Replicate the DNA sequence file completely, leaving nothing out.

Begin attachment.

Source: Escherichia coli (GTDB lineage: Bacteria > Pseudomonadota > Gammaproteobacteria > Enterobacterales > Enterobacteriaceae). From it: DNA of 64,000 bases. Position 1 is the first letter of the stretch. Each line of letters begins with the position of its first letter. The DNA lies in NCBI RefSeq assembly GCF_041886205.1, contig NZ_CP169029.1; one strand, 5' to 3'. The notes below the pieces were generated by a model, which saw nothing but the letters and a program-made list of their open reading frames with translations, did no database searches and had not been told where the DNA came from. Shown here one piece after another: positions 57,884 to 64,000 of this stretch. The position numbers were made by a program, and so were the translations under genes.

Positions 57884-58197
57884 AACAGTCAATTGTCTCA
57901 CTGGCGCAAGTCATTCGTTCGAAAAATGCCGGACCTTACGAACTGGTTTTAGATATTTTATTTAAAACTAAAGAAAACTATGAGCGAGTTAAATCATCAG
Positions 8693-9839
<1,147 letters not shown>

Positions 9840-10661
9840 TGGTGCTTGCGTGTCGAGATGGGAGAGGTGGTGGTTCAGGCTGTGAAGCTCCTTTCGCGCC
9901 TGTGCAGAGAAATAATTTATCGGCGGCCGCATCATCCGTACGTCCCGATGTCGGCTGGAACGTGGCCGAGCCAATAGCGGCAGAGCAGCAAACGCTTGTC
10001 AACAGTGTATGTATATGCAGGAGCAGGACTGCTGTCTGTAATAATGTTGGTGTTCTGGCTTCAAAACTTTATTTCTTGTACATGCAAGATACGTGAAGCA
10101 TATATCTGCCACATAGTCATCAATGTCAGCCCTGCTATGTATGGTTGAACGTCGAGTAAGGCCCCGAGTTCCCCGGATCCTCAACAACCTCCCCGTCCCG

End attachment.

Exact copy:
Source: Escherichia coli (GTDB lineage: Bacteria > Pseudomonadota > Gammaproteobacteria > Enterobacterales > Enterobacteriaceae). From it: DNA of 64,000 bases. Position 1 is the first letter of the stretch. Each line of letters begins with the position of its first letter. The DNA lies in NCBI RefSeq assembly GCF_041886205.1, contig NZ_CP169029.1; one strand, 5' to 3'. The notes below the pieces were generated by a model, which saw nothing but the letters and a program-made list of their open reading frames with translations, did no database searches and had not been told where the DNA came from. Shown here one piece after another: positions 57,884 to 64,000 of this stretch. The position numbers were made by a program, and so were the translations under genes.

Positions 57884-58197
57884 AACAGTCAATTGTCTCA
57901 CTGGCGCAAGTCATTCGTTCGAAAAATGCCGGACCTTACGAACTGGTTTTAGATATTTTATTTAAAACTAAAGAAAACTATGAGCGAGTTAAATCATCAG
Positions 8693-9839
<1,147 letters not shown>

Positions 9840-10661
9840 TGGTGCTTGCGTGTCGAGATGGGAGAGGTGGTGGTTCAGGCTGTGAAGCTCCTTTCGCGCC
9901 TGTGCAGAGAAATAATTTATCGGCGGCCGCATCATCCGTACGTCCCGATGTCGGCTGGAACGTGGCCGAGCCAATAGCGGCAGAGCAGCAAACGCTTGTC
10001 AACAGTGTATGTATATGCAGGAGCAGGACTGCTGTCTGTAATAATGTTGGTGTTCTGGCTTCAAAACTTTATTTCTTGTACATGCAAGATACGTGAAGCA
10101 TATATCTGCCACATAGTCATCAATGTCAGCCCTGCTATGTATGGTTGAACGTCGAGTAAGGCCCCGAGTTCCCCGGATCCTCAACAACCTCCCCGTCCCG